Presumptive Republican presidential nominee and real estate billionaire Donald Trump flipped his position on minimum wage again on Sunday.
In an interview on NBC's Meet the Press, Trump told host Chuck Todd he had traveled the country, met with thousands of voters, and now has "seen what's going on. And I don't know how people make it on $7.25 an hour."
"Now, with that being said, I would like to see an increase of some magnitude," he continued. "But I'd rather leave it to the states. Let the states decide. Because don't forget, the states have to compete with each other."
Todd asked whether the federal government should ensure a minimum wage "floor" (such as the current federal minimum wage of $7.25), Trump responded "No, I'd rather have the states go out and do what they have to do. And the states compete with each other, not only other countries, but they compete with each other, Chuck. So I like the idea of let the states decide."
To summarize: Trump said he would like workers to be paid more, but also that he will leave the matter to the states, and also that this whole federal minimum wage thing is maybe kind of a misguided idea anyhow.
In other words, he's advocating doing nothing on the federal minimum wage as president.
But Trump still wants U.S. workers to make more money (perhaps from all that unprecedented economic growth he said will happen under his presidency). It's a full reversal from his position on wages last year, when he said U.S. workers make too much money for the U.S. to be internationally competitive, and later explicitly clarified he was referring to the federal minimum wage, which he said should not be raised.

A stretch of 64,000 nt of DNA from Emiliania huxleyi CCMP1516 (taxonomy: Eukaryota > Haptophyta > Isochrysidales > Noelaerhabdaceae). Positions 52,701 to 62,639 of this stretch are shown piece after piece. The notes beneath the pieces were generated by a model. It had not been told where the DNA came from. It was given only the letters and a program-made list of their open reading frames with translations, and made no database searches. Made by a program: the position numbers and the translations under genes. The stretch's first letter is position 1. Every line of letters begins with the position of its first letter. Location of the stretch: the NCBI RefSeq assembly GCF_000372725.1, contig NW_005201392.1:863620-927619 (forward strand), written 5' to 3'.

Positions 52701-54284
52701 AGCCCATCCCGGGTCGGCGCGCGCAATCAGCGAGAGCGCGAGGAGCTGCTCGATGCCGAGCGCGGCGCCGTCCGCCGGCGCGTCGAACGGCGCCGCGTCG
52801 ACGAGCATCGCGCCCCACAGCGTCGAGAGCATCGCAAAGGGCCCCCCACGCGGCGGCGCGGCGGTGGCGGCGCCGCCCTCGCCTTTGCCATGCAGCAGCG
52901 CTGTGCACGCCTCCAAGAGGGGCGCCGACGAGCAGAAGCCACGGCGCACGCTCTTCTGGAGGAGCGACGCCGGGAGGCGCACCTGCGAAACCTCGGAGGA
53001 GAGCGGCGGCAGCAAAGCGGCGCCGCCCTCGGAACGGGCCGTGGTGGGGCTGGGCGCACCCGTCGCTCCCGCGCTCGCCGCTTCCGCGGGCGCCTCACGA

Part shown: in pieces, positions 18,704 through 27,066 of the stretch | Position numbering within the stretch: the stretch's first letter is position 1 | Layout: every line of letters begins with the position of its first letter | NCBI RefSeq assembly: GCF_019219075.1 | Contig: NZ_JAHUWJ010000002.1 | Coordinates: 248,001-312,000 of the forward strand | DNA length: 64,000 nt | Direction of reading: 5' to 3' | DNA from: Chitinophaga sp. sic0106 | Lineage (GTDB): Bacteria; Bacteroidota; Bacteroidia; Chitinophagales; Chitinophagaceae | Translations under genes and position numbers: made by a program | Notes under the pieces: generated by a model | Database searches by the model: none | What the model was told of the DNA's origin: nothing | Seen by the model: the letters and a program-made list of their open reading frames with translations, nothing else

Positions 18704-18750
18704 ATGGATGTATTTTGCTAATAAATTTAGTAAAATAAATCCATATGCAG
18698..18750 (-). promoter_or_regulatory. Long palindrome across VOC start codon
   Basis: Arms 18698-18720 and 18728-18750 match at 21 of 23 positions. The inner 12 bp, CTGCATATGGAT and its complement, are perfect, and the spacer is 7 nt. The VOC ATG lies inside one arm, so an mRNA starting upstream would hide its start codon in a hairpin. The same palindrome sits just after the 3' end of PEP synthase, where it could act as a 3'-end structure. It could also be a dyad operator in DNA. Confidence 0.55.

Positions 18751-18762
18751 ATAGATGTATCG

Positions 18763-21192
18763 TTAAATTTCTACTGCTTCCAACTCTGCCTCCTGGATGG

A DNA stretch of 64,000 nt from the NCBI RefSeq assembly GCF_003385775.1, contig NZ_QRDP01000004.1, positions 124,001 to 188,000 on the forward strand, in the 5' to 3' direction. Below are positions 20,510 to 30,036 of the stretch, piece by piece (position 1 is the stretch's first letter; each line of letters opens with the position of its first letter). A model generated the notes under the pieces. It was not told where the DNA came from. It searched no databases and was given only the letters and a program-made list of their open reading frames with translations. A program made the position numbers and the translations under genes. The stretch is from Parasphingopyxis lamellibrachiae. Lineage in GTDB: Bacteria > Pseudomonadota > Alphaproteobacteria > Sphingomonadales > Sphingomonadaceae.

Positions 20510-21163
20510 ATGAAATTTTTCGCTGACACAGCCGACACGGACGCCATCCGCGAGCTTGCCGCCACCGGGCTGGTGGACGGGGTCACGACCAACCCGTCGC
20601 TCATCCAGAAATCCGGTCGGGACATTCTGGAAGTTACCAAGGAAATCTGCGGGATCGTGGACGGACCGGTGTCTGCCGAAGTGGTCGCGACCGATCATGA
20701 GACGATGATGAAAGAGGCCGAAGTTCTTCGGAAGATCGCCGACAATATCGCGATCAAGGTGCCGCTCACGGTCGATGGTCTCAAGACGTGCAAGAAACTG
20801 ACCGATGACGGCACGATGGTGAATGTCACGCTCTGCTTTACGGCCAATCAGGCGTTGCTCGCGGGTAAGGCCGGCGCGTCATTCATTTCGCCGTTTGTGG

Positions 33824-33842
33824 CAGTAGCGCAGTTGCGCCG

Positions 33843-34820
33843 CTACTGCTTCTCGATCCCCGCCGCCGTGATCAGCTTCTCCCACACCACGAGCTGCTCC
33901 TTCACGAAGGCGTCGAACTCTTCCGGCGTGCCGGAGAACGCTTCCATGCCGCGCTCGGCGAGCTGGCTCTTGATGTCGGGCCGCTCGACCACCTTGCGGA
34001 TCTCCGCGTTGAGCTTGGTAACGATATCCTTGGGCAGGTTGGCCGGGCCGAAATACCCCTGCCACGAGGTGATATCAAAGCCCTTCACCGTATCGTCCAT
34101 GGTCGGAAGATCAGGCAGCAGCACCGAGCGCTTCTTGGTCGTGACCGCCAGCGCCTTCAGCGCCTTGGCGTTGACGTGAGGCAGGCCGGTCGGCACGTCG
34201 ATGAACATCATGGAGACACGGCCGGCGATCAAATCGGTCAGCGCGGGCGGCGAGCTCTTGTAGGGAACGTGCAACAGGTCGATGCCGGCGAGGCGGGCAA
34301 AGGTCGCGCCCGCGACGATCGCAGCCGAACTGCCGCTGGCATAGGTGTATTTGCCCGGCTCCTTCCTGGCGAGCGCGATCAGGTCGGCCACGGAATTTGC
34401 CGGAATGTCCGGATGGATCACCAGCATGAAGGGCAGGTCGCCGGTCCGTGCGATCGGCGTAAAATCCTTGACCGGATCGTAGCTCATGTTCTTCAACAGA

So, ultimately, Trump is all over the place on this issue.
But consistency is not necessarily what Trump is aiming for — malleable positions are, by his own admission, part of his supposed strategy.
In another interview the same day on ABC's This Week with George Stephanopoulos, Trump addressed the seeming disconnect, saying he supports bringing back well-paying jobs rather than raising the minimum wage and insisting his planned tax cuts will bring back money to the average worker. He also portrayed many of his official policy positions as starting points for future negotiations with Democrats in Congress — negotiations necessary to reach those great deals Trump keeps on promising.
"I'm allowed to change," Trump said. "You need flexibility, George, whether it's a tax plan, where you're going — where you know you're going to negotiate. But we're going to come up with something. But my real minimum wage is going to be — I'm going to bring companies back into this country, and they're going to make a lot more than the $15 even ... that's what I want to do."